Consultation seeks views on Northern Ireland’s age of criminal responsibility
A public consultation has been launched to seek views on increasing the minimum age of criminal responsibility (MACR) in Northern Ireland, which is currently just 10 years of age.
The MACR is the age from which a child can be held criminally responsible for their actions, and can subsequently face the full criminal justice process including arrest, prosecution, trial and sentencing.
The consultation, running until 23 December 2022, will ask the public to make a choice between maintaining the current MACR, which is 10, or increasing it to allow Northern Ireland to meet international children’s standards.
Launching the consultation, justice minister Naomi Long said: “I do not believe that criminalising children as young as 10 is in their best interests, and this view is shared by many.
“That is why, when I published the Strategic Framework for Youth Justice earlier this year, I committed to consulting the public on the issue, with the aim of increasing the minimum age of criminal responsibility in Northern Ireland.”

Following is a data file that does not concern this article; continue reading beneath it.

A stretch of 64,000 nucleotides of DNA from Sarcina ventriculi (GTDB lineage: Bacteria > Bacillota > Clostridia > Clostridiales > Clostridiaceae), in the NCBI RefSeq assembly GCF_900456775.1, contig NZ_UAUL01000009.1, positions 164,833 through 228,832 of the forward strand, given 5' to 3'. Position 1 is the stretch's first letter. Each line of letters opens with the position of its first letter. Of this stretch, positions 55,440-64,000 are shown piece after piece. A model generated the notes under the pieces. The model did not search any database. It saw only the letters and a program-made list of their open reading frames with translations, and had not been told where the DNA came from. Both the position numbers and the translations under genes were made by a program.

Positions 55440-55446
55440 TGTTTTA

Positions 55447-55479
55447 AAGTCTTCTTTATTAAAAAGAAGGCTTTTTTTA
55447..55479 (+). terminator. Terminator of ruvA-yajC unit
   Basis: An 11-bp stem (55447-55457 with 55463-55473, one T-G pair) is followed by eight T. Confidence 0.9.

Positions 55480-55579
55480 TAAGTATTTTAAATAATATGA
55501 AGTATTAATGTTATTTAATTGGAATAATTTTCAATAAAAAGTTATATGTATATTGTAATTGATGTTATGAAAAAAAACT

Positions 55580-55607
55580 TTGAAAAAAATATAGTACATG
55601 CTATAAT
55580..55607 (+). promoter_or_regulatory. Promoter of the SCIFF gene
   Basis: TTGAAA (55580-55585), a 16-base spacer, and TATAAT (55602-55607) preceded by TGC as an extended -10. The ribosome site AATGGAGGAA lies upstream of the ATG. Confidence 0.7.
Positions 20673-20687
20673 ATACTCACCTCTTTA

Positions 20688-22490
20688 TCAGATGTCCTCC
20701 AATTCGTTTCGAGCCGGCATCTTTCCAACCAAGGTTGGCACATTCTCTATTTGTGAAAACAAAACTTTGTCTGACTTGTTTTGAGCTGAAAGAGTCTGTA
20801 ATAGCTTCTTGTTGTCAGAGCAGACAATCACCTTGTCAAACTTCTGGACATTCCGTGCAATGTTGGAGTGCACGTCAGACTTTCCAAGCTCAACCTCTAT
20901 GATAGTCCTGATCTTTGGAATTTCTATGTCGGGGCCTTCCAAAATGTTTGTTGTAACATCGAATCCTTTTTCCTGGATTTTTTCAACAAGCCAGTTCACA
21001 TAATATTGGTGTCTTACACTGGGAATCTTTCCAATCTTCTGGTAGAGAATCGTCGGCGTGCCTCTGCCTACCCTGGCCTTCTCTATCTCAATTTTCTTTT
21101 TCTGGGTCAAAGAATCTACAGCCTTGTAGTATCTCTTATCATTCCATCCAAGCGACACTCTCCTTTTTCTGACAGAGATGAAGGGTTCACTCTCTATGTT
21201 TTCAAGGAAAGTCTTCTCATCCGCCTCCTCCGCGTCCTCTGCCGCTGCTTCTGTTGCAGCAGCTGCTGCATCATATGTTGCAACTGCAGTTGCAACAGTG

She added: “I know that the subject is an emotive and often controversial one, and divides opinion. However, our MACR is currently the lowest in Europe and substantially lower than 14 years, which the UN Committee on the Rights of the Child considers to be the very youngest age that a child should be held criminally liable.
“That is why I have long advocated for an increase in MACR, because I believe such young children should not be drawn into the youth justice system, particularly when research shows that early contact with the justice system often has a negative long-term impact on their lives.”
In an interview with Irish Legal News in April, Mrs Long spoke of her hope that other parties’ opposition to the reform would soften outside of an election campaign context.
The minister added: “In supporting an increase in MACR, I still believe that children should take responsibility for their actions. However, it is in their best interests, as well as those of victims and communities, if we work with these children to find the root cause of their behaviour and provide the support they require to turn their lives around.”